92nd Regiment of Foot
The letter of Service for the raising of the regiment was sent from the War Office, February 10, 1794, by Sir George Younge, Secretary of War:-
"My Lord,- I am commanded to acquaint you that His Majesty approves of your Grace's offer of raising a Regiment of Foot to be completed within three months upon the following conditions:-
The Corps to consist of one company of Grenadiers, one of Light Infantry, and eight Battalion Companies. The Grenadier Company is to consist of one captain, three lieutenants, four sergeants, five corporals, two drummers, two fifers and 95 privates. The Light Infantry of one captain, three lieutenants, four sergeants, five corporals, two drummers, two fifers and 95 privates. And Each Battalion Company of one captain, two lieutenants, one ensign, four sergeants, five corporals, two drummers, two fifers and 95 privates; Together with the usual staff officers, and with a serjeant major, and quartermaster serjeant, exclusive of the serjeants above specified. The captain lieutenant is (as usual) included in the number of lieutenants above mentioned. The corps is to have three field officers, each with a company; their respective ranks to be determined by the rank of the officer whom your Grace shall recommend for the command thereof." [...]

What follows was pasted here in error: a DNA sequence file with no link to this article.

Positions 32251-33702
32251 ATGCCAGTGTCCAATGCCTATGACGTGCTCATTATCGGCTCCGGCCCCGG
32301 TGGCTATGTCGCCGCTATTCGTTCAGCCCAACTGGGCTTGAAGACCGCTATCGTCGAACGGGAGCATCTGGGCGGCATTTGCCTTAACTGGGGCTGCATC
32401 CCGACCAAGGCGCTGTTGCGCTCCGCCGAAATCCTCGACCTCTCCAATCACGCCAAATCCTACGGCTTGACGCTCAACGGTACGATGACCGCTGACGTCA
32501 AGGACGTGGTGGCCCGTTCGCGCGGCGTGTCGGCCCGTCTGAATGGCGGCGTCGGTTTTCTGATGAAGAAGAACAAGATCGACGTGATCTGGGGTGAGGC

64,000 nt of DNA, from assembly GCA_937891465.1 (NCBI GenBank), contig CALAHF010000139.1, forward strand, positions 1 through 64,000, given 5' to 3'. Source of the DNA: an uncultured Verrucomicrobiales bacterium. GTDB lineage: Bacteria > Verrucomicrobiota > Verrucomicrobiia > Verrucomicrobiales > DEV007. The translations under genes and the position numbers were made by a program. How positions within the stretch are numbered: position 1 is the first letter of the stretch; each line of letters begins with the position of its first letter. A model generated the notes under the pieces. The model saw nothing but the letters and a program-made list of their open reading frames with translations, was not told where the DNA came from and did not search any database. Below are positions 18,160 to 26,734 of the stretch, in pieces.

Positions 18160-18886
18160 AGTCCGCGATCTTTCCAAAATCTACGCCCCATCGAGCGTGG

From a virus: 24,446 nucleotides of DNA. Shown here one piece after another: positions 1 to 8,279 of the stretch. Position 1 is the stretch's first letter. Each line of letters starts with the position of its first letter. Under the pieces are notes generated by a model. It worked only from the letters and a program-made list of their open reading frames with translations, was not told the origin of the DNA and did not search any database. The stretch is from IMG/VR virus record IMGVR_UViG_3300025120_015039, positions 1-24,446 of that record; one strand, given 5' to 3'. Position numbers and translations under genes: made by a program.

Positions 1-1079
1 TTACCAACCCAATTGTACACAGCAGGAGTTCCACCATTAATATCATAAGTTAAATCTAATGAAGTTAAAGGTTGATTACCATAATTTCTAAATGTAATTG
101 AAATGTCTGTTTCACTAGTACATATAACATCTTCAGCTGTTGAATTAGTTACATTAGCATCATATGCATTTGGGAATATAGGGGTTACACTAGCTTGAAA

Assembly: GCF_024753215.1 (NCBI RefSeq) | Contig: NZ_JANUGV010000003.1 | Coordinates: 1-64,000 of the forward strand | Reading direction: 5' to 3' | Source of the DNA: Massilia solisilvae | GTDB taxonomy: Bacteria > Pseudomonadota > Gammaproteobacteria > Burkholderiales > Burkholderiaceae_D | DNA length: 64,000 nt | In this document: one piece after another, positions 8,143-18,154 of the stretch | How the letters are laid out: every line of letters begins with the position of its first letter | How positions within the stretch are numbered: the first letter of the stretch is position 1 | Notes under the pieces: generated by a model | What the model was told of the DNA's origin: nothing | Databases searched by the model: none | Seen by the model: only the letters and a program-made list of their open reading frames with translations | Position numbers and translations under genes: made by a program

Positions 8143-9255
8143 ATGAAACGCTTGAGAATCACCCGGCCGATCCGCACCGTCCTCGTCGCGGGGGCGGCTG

Current strength of the 92nd Regiment of Foot:- captains, 2; lieutenants, 2; ensigns, 1; staff, 0; serjeants, 1; drummers and pipers, 0; rank and file; 55.
Total Strength: 61
Here the Lochaber men, raised by Captain Cameron, showed at once the influence of that clan-feeling under which they had consented to go to war. When it was proposed to draft them into the separate divisions of grenadiers and light troops, they at once declared that they would neither be separated from each other, nor serve under any captain except Cameron, that they had followed him as their leader, and him only they would serve. It required all his persuasion to induce them to submit to the rules of the service; but, assisted by his relative, Major Campbell of Auch, a man of weight and experience, and promising that he himself would always watch over their interests in whatever division they were ranked, he prevailed on them to submit; and as we shall subsequently see, none of them ever had cause to reproach him with forgetting his pledge.
Memoir of Colonel Cameron, by Rev. A. Clerk:-
"When Huntly first resolved to raise the regiment, he called on old Fassifern, and offered to his son John a captain's commission in it. Fassifern, however, declined the gratifying offer on the ground that he was unable to raise the number of men necessary to entitle his son to such a rank; whereupon the marquis offered the captaincy without any stipulation or condition, saying he would be glad to have John Cameron as a captain in his regiment, though he brought not a single recruit."